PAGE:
No rate cut from the Reserve Bank, but there was an admission that we face more than two more years of ultra-low interest rates, and possibly a third because the central bank has downgraded its inflation outlook again.
And of course, that means low or no wage growth for millions of Australians.
In yesterday’s post-meeting statement, Governor Philip Lowe said “The recent inflation data were broadly as expected, with headline inflation at 1.7 percent over the year to the September quarter. The central scenario remains for inflation to pick up, but to do so only gradually. In both headline and underlying terms, inflation is expected to be close to 2 percent in 2020 and 2021.”
This will be the new inflation forecast in the 4th and final Statement on monetary policy for 2019 to be released on Friday. Contrast this forecast with the previous one in Governor Lowe’s statement after the August board meeting (the 3rd SMP of the year was released in early August) when he said:
“The central scenario remains for inflation to increase gradually, but it is likely to take longer than earlier expected for inflation to return to 2 percent. In both headline and underlying terms, inflation is expected to be a little under 2 percent over 2020 and a little above 2 percent over 2021.”
So now inflation will not be back at the bottom of the 2% range for at least two more years and certainly longer (unless there is an inflation-busting global event in the meantime). And since inflation has been under the RBA target for the past four years, we could see it remain so for up to seven years or more in total.
Seeing the RBA’s inflation target is 2% to 3% over time, the bank is saying that it will not be at that level for another two years at least. it’s no wonder the statement (like previous statements and speeches about the economy this year) have included the comment:
“Given global developments and the evidence of the spare capacity in the Australian economy, it is reasonable to expect that an extended period of low-interest rates will be required in Australia to reach full employment and achieve the inflation target.”
With the cash rate at 0.75%, the RBA has two more cuts to make – next February looms as the next possible date, although the December 3 meeting could see a cut if the RBA wants to send us away for the long summer break with an extra inducement to spending this year.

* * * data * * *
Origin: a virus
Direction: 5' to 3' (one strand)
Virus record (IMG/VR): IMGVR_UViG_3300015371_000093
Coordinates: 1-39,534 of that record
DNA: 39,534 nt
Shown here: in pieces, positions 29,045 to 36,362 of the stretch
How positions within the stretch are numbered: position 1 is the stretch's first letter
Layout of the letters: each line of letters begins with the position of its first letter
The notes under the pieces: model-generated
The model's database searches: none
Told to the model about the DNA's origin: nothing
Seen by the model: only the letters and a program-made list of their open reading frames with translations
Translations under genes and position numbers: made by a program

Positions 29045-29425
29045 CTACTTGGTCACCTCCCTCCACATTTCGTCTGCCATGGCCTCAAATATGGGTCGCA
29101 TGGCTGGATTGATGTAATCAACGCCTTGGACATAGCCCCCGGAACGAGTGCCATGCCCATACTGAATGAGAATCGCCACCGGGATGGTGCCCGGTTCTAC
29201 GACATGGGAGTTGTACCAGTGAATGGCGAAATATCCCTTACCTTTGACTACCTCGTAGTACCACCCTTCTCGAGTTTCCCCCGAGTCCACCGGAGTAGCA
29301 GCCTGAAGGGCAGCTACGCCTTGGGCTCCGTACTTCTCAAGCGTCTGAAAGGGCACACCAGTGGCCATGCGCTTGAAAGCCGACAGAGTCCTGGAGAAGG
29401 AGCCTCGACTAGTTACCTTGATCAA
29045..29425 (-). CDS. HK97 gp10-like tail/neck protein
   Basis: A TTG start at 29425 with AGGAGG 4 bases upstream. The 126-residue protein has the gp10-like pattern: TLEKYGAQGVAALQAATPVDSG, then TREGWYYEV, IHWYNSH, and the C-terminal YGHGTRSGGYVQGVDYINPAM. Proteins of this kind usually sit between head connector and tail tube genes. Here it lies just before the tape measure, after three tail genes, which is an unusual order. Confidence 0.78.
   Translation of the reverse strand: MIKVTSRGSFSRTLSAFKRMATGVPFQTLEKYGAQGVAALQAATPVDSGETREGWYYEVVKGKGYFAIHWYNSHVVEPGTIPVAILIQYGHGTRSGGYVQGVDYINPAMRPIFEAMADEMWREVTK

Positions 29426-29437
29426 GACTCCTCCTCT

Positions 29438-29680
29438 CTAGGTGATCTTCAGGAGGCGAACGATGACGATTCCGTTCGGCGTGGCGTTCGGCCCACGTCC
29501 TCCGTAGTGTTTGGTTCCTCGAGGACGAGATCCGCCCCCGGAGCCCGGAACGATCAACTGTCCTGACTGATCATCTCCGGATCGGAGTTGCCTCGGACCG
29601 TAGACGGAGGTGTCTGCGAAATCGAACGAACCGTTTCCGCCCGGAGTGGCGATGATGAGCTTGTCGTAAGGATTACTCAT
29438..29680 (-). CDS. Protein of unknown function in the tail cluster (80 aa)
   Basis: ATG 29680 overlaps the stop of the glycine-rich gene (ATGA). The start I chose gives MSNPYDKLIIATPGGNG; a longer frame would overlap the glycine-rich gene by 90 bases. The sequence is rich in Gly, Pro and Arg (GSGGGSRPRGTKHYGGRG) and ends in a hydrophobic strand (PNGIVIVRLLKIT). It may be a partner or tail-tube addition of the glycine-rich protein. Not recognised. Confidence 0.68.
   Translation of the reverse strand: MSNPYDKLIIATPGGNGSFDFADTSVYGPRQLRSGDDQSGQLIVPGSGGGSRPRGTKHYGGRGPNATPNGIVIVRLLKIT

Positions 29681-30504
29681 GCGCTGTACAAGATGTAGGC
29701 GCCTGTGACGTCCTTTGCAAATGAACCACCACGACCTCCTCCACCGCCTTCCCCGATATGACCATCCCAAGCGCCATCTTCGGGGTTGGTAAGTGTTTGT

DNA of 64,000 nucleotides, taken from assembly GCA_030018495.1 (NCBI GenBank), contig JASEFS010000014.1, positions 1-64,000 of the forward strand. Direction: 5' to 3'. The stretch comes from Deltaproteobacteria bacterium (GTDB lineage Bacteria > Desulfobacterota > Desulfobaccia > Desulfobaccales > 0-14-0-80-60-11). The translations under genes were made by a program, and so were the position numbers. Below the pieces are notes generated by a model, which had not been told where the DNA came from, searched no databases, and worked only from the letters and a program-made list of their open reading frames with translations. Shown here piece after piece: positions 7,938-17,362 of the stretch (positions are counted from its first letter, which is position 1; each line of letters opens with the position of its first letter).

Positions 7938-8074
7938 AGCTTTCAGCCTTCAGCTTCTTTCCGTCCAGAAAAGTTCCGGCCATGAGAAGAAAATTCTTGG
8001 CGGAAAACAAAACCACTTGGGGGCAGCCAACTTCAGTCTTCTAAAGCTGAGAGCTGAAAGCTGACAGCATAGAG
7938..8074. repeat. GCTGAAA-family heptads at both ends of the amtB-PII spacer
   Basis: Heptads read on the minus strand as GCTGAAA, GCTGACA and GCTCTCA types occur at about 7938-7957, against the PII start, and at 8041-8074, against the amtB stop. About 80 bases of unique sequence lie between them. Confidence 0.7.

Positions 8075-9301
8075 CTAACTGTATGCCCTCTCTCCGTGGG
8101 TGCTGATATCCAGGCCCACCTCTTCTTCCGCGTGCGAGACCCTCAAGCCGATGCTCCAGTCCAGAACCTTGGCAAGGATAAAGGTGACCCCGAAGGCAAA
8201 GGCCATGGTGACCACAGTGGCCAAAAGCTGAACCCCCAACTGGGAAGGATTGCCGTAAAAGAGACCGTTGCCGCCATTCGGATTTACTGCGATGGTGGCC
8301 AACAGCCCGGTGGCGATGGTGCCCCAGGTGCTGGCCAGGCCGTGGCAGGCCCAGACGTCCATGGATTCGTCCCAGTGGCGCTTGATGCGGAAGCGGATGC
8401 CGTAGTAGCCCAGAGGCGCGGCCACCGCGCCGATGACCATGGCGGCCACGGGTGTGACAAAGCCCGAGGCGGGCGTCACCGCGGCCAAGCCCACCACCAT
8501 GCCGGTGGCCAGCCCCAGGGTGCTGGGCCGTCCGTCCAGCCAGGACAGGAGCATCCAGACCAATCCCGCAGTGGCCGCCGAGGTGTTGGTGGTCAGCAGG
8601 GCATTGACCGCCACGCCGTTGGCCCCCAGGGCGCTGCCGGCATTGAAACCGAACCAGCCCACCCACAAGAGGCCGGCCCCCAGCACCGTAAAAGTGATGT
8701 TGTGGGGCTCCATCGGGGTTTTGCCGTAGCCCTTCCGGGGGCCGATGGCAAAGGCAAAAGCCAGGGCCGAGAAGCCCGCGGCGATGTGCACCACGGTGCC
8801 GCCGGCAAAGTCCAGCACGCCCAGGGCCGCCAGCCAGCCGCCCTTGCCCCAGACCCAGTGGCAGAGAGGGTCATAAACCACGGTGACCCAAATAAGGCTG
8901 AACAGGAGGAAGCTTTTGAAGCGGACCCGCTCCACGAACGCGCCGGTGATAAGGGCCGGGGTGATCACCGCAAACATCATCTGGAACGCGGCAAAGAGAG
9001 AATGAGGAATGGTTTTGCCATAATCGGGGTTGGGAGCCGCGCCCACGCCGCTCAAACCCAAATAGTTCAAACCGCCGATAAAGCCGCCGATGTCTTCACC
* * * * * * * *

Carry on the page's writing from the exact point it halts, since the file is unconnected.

But seeing three rate cuts this year and the tax refund has failed to produce a bounce in consumer spending – retail sales have hardly moved and are down in volume terms over the year to September while car, sales have fallen for 18 months in a row – it is doubtful that a 4th rate cut for the year would have any impact at all.
But the real message from the statement and the new forecasts is that if the RBA sees weaker inflation for the next two years at least, it is also seeing more weak growth in household incomes and especially wages.
“Wages growth remains subdued and is expected to remain at around its current rate for some time yet. A further gradual lift in wages growth would be a welcome development and is needed for inflation to be sustainably within the 2–3 percent target range,” Governor Lowe’s statement again pointed out yesterday.
For retailers and other businesses involved in the domestic economy it will be two more years at least of weak revenue growth and indifferent earnings – for all the mad headlines on house price growth which do not generate jobs or wage rises and do not contribute anything but to the bottom lines of News Corp (REA Group) and Nine Entertainment (Domain), parts of the real estate industry and state government coffers through higher stamp duty revenues.
In a note yesterday afternoon the AMP’s Chief Economist, Shane Oliver wrote:
“…we remain of the view that further RBA monetary easing will be required and is likely. Growth is still likely to remain subdued and below trend for longer than the RBA is allowing. This will keep unemployment higher for longer and wages growth and inflation below target for longer.
“Consequently, more easing will be required to achieve full employment and clear progress to the inflation target. What’s more inflation has been running below target for more than four years now and the longer this is allowed to persist the more the inflation target will lose credibility and won’t be the “strong nominal anchor that people can rely on when making their decisions” that Governor Lowe has stated the Board is seeking to provide.
“Ideally more fiscal stimulus is required (such as a bring forward of the stage 2 tax cuts, a boost to Newstart, inducements to large companies to investment more and increased infrastructure spending where possible) as this would give a bigger bang for the buck and could be more fairly targeted.
“But in the absence of more fiscal stimulus, pressure remains on the RBA for further easing. We continue to see the cash rate being cut to a low of 0.25% in December and February but this could also come with quantitative easing measures designed to lower bank funding costs and increase the banks’ pass through of rate cuts to borrowers,” Dr Oliver wrote yesterday.